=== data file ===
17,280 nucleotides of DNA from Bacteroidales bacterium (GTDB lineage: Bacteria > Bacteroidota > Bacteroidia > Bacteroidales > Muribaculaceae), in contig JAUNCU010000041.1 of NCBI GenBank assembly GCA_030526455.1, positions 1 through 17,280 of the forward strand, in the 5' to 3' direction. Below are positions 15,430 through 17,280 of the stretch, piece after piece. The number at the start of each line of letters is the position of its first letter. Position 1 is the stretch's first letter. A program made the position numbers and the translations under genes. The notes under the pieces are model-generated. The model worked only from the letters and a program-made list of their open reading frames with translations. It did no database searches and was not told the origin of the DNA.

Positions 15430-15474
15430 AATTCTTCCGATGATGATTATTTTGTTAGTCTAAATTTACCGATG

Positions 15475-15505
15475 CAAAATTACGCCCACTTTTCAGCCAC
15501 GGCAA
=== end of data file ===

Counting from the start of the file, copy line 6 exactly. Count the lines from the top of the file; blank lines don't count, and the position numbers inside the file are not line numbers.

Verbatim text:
15501 GGCAA